According to results recently presented at the Madrid Breast Cancer Conference and published in the journal Breast Cancer Research, women with breast cancer whose cancer cells overexpress cyclo-oxygenase-2 (COX-2) have a poorer prognosis following treatment with Adriamycin® (doxorubicin)-based chemotherapy when compared to women whose cancer cells do not overexpress COX-2.
Breast cancer is diagnosed in over 200,000 women annually in the United States. Although cure rates remain high following standard therapy in women who do not have advanced breast cancer, a significant number ultimately succumb to their disease. Researchers are evaluating possible associations between patient and disease characteristics and outcomes of patients with breast cancer in order to individualize therapy and ultimately provide optimal outcomes for all patients.
COX-2 is an enzyme (protein) that plays a large role in inflammatory responses in the body. Recently, more results from studies have indicated that COX-2 may also have a role in the development or sustaining of some types of cancer. Further studies are necessary to confirm these findings; however, this information has led researchers to further evaluate its potential role in cancer treatment.
Researchers from Korea recently conducted a clinical study to evaluate the levels of COX-2 expressed by cancer cells and outcomes in women with breast cancer. This study included 178 patients who had early breast cancer that had spread to axillary (under the arm) lymph nodes. Patients were treated with the commonly utilized chemotherapy agent Adriamycin either alone or in combination with other chemotherapy agents. Overall, COX-2 was overexpressed in approximately 40% of cancers. Over-expression of COX-2 was associated with faster-growing cancers. In addition, women whose cancers overexpressed COX-2 had significantly shorter cancer-free survival times and overall survival compared to women whose cancers did not overexpress COX-2.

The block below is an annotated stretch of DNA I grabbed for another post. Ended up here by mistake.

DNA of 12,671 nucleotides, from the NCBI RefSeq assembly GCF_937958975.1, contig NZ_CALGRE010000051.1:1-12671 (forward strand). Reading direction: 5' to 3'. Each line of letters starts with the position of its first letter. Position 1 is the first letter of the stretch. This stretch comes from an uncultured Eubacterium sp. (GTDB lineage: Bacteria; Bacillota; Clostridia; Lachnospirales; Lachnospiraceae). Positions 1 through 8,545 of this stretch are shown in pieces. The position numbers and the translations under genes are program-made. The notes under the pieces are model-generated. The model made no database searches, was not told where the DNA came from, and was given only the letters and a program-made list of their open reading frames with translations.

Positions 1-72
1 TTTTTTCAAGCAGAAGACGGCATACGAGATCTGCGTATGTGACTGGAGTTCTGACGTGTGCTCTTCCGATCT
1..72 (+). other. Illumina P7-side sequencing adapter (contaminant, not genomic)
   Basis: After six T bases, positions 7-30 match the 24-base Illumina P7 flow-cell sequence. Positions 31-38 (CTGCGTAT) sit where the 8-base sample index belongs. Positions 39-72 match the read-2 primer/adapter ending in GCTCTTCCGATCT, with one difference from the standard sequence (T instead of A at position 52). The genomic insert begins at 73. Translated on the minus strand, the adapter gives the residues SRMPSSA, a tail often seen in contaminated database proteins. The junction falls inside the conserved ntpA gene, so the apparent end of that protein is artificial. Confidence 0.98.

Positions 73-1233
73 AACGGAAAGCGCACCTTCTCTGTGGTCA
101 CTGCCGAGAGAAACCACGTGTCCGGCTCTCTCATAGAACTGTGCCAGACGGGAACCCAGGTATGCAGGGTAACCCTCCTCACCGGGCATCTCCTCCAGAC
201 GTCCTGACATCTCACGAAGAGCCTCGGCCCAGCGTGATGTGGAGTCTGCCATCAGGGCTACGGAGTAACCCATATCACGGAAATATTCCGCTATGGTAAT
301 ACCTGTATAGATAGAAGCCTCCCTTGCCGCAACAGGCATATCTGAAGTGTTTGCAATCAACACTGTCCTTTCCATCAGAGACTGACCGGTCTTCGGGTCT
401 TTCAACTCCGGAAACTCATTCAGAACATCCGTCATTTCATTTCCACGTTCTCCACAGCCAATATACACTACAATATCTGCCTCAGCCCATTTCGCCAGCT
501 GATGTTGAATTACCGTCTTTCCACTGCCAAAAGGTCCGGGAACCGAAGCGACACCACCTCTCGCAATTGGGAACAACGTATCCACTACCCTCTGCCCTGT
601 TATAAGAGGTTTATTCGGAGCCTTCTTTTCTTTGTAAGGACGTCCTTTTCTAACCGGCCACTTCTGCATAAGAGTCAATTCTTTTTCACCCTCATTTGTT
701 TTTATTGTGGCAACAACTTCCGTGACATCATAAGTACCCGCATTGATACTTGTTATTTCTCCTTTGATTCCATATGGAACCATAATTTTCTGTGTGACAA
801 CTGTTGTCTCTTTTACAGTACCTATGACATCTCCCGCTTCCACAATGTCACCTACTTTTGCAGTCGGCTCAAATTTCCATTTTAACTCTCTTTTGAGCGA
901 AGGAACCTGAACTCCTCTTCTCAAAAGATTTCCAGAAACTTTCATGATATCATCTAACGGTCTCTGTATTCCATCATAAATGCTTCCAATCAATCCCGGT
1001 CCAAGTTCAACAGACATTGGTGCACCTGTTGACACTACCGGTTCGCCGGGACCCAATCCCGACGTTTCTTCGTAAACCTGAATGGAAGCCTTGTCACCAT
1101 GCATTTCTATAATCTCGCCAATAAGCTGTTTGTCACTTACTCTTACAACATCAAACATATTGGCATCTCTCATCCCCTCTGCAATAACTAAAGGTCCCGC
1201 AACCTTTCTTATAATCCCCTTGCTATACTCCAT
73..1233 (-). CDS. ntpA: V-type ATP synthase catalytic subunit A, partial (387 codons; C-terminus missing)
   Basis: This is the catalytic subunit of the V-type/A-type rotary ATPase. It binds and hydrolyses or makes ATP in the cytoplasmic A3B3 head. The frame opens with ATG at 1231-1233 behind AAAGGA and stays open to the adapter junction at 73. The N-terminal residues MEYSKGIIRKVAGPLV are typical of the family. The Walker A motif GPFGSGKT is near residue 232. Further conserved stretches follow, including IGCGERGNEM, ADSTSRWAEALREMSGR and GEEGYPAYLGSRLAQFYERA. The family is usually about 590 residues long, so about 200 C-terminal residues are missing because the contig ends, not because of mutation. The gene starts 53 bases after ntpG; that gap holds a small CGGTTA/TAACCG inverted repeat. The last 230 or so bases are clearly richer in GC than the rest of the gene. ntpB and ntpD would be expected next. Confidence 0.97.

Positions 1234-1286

The researchers concluded that overexpression of COX-2 by breast cancer cells indicates a worse prognosis following Adriamycin-based chemotherapy. Future trials are necessary to determine if women whose breast cancer overexpresses COX-2 respond more favorably to other chemotherapy combinations, or more aggressive therapy. Women diagnosed with breast cancer may wish to speak with their physician regarding their individual risks and benefits of participating in a clinical trial further evaluating the role of COX-2 expression and associated outcomes with their disease. Two sources of information regarding ongoing clinical trials include the National Cancer Institute (www.cancer.gov) and www.cancerconsultants.com.
Reference: Han S, Kim J, Jung S, Song B. Cyclo-oxygenase-2 expression is associated with poor clinical outcome after doxorubicin-based chemotherapy in node-positive breast cancer: integration of tissue microarray. Proceedings from the VI Madrid Breast Cancer Conference: Changes in the treatment of breast cancer. Madrid, Spain, 1–3 June 2005.
Also published in Breast Cancer Research. 2005; 7(Suppl 1):P1 doi:10.1186/bcr1235